What is something that has become an everyday part of not only business practices, but our lives in general? If you haven’t guessed yet, it’s file sharing. Between pictures, videos, emails, and so many other things, it has become prevalent in the world today. However, we all know that when something becomes more common and grows in popularity, that also opens a whole new world for cybercriminals to swoop in and exploit.
One of the first things any business can do is to create and implement policies regarding safe file sharing and then train its employees. This is one of the easiest ways to safeguard and ensure files are being shared securely.
Dangers of File Sharing
There are many dangers to file sharing, especially when it is not done safely. Here are three common ways that unsafe file sharing can affect your business:
- Things like malware, viruses, worms, and ransomware can get into your network and spread like wildfire.
- When files are shared with risky or unapproved channels, firewalls and other types of protections are bypassed making networks vulnerable to malicious attacks.
- When data is shared, it can accidentally be sent to the wrong recipients and perpetually exist in a “temporary” shared file that is never deleted, despite being named temporary.
Do’s and Don’ts
Although there are many risks and dangers to file sharing, there are plenty of ways to safely do it too. Here is a list of do’s and don’ts to remember:
- Use a secure platform such as Microsoft Office 365. Collaborations like this are best because they are part of your overall IT organization with the correct permissions implemented.
- Include a method for sending and receiving large files that your network may normally block.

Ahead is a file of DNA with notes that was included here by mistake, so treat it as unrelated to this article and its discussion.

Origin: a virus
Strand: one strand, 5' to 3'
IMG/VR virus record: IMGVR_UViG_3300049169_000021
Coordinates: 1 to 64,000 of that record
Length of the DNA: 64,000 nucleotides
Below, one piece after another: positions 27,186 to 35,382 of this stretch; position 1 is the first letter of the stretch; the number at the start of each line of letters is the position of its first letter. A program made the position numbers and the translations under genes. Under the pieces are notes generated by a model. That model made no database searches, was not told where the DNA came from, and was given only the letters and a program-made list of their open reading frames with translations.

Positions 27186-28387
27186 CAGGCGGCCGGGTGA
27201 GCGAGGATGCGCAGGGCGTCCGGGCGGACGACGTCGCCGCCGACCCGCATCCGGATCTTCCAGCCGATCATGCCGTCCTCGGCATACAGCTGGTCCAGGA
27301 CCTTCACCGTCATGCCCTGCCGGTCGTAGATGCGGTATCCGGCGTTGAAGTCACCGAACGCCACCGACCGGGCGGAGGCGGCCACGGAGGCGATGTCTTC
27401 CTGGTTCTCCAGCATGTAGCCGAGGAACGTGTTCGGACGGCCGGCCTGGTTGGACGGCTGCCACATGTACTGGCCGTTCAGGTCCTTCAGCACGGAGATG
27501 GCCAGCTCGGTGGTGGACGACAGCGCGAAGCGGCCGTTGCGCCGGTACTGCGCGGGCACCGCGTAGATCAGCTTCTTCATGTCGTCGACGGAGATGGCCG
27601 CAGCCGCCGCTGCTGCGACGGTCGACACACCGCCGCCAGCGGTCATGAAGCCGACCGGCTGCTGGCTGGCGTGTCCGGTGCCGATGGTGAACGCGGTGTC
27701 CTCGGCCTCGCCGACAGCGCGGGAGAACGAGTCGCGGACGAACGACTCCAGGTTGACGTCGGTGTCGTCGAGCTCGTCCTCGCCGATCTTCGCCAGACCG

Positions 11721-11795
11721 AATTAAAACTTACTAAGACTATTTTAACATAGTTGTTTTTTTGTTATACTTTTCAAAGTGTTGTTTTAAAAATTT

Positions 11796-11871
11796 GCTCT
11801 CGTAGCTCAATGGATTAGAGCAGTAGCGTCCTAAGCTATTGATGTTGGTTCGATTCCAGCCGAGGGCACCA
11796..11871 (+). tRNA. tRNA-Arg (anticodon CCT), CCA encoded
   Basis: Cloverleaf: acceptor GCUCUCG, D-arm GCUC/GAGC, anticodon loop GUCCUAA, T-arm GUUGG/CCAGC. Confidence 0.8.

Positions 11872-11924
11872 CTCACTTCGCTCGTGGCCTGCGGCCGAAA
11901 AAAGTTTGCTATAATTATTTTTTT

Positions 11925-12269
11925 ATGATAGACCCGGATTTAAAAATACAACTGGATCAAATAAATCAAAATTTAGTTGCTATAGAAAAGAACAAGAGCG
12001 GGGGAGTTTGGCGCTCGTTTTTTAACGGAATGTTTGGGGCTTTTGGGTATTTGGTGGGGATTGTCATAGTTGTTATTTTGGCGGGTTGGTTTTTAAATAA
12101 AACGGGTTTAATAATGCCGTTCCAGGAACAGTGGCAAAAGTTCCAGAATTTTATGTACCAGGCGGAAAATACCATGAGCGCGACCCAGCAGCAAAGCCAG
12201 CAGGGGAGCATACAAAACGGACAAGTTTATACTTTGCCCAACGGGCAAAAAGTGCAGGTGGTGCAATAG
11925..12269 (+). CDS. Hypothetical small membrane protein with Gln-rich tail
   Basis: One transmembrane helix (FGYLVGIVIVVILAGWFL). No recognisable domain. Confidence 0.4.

- If you absolutely need to use a file sharing service, use one with a 256-bit AES encryption over SSL. These include services such as OneDrive, SharePoint, and SugarSync just to name a few. With these services, it’s important that there is only one encrypted document or file that is shared amongst teams, departments, etc. That way, when any edits are made to the documents, all authorized users can see the changes in real time.
- A simple punctuation error in an email can send information to the wrong party, and if the email includes confidential or sensitive information, it’s very difficult to retract emails once they’ve been sent.
- Peer-to-peer networking sites such as eDonkey, BitTorrent, etc. are extremely insecure networks and easy ways for cyberattacks to occur.
- Cloud sharing apps such as Dropbox, Box, etc. include some risks and should be avoided if possible.
How to Safely Share Files
When a business is considering a new file sharing platform, they need to establish a few things to make sure all employees are on the same page and to keep things consistent. There should be a specific structure to all shared files and the way they are saved, such as department, subject, date, or whatever makes the most sense for your company. Here are just a few more tips to include when setting up file sharing:
- Only allow administrators to set up folders.
- Keep subfolder levels small to avoid information being hidden (no more than five).
- Create different permission access levels such as “view only”, “contributor”, etc. to allow information to be shared amongst the correct team members without fear of something happening to the files.
- Set up alert notifications for confidential and sensitive information.
- Use hyperlinks or shortcuts to avoid duplicate versions when needing to be saved in multiple departments.
- Have a designated person in your organization to oversee and audit all the information regularly.
- Use a protected link to share files rather than attachments to keep your data protected.
If you have any questions, concerns or would like more tips on file sharing, you can contact Entre Technology Services.